My Tax Journey: John Magee

Mar 19, 2019

In this week’s eNews we bring you the next instalment in our series of member profiles, where members share their insights on the current tax landscape and their professional journey. This month we feature John Magee who is a Partner with Aubrey Campbell & Co. based in Belfast and a Fellow of Chartered Accountants Ireland.  John is also a member of the Institute’s Northern Ireland Tax Committee. He has wide experience in corporate and individual business affairs and has a particular interest in the charities and not for profit sector.

What’s the biggest tax and/or accounting challenge you come up against in your work in practice?

We continually implore our clients to send their tax information to us in good time - this provides an opportunity to contrast and compare and make adjustments if required. It might even lead to some ‘added value’ to the client. However, despite our repeated efforts - year on year on year - we still have a dedicated band of “Last Minuters” who keep us waiting until 31st January. Unlike us, these daredevils appear to enjoy the excitement of playing chicken with the HMRC’s online system...

 What’s changed for the better in practice since you started working as a professional?

When I entered general practice, following a few years in the Big 4, I couldn’t spell tax computation, never mind put one together. With the exception of some valuable hand holding from my colleagues in the firm, peer to peer advice was in short supply, and the output from proprietary tax software, although accurate, wasn’t particularly enlightening. So, the ongoing development of the internet and breadth of knowledge it provides has been priceless to my own development. And tax software gurus are continuing to produce programmes and apps that not only fulfil the information needs of relatively well informed agents, but also of their often lesser informed clients.

What is the most rewarding aspect of your role?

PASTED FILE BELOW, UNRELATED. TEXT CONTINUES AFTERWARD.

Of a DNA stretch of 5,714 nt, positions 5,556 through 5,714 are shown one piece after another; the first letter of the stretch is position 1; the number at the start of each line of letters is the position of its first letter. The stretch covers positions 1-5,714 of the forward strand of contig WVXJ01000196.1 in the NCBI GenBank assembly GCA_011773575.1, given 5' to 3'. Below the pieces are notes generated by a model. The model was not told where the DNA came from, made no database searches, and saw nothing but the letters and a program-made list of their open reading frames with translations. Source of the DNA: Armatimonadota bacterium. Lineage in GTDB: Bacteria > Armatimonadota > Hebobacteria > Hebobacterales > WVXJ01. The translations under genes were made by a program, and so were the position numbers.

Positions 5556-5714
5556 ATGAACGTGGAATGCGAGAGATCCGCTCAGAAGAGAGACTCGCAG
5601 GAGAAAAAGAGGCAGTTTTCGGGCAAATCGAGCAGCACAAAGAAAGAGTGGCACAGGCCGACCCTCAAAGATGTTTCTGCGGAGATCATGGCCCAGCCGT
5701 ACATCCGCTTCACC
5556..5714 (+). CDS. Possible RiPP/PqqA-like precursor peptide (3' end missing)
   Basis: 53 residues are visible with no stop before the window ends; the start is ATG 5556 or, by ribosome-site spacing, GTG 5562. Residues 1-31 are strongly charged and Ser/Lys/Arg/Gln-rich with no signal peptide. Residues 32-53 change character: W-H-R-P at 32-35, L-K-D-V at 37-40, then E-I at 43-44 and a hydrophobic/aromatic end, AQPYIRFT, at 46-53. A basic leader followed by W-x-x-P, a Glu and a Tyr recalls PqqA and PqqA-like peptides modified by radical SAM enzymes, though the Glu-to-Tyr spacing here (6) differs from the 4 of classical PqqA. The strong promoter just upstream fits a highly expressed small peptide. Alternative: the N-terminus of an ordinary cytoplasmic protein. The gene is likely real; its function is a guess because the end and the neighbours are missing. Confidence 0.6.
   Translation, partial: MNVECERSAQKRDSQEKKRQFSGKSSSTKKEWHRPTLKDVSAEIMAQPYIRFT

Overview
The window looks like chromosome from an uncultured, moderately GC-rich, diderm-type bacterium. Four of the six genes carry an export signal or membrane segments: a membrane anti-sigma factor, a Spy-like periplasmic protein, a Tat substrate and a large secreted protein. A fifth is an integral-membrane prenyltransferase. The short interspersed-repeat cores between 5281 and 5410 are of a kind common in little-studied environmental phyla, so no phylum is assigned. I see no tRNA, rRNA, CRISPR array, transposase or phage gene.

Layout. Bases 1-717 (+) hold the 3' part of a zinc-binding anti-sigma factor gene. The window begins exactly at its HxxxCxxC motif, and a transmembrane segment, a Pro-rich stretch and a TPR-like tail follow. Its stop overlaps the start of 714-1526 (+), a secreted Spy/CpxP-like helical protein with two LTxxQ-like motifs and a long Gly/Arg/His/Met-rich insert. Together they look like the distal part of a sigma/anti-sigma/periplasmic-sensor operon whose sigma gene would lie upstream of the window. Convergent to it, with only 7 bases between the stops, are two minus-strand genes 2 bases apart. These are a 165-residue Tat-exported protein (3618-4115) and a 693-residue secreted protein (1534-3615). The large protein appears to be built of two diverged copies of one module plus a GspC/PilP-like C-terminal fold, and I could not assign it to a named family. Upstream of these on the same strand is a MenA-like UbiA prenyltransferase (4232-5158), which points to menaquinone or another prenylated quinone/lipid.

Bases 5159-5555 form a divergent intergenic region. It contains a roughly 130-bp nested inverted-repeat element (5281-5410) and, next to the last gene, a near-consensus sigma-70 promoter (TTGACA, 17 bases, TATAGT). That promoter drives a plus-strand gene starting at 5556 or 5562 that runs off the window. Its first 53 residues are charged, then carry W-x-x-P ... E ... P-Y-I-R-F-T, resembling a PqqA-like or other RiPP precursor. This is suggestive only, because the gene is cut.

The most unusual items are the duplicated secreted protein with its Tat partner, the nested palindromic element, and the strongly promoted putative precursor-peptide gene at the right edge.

As a partner in a general practice firm which provides a full suite of accounting, assurance, advisory and taxation services to clients in a multitude of industries, it’s very difficult to actually specify what my role is, never mind what the most rewarding part of it is. Calculating tax liabilities, reviewing files, signing audit reports (mundane as these jobs may seem) depending on the circumstances, they can all genuinely be rewarding. It’s perhaps important to note that my role has been known to cover chasing cattle around a yard – needless to say, I keep a pair of emergency wellies in the boot of the car!

If the Chancellor of the Exchequer would grant you one wish for the next Budget, what would that be?

If we’re talking about something that’s perhaps deliverable in some shape or form (so, for example, we’re disregarding any interference from the Treasury to ensure a favourable Brexit for NI), I have been lucky to have been involved recently in discussions with the Office of Tax Simplification (OTS), regarding the minefield that the personal tax system has become. With this in mind, my wish would be that the Chancellor would take heed of what the OTS are hearing from the profession, software providers and taxpayers themselves, and remove a few dozen layers of complication. Oh, and I would appreciate it if he could swing an Irish win at the Rugby World Cup.

Do you think that the Northern Irish business community is ready for Brexit?

I think it’s fair to say that the Northern Irish business community largely don’t know what to expect come 29th March. What should they be ready for? A hard border with the Republic of Ireland? A customs border with Great Britain and continued “free trade” with the Republic of Ireland? Technological solutions? A wall?! Needless to say, our clients are plodding on as usual – no one I have talked to has said they are either “throwing the towel in” or investing substantially just because of Brexit and what might or might not happen. Uncertain times, but no need to panic just yet. As a former client used to say when his partner saw their tax bill, “Come on, now – just keep a cool head…”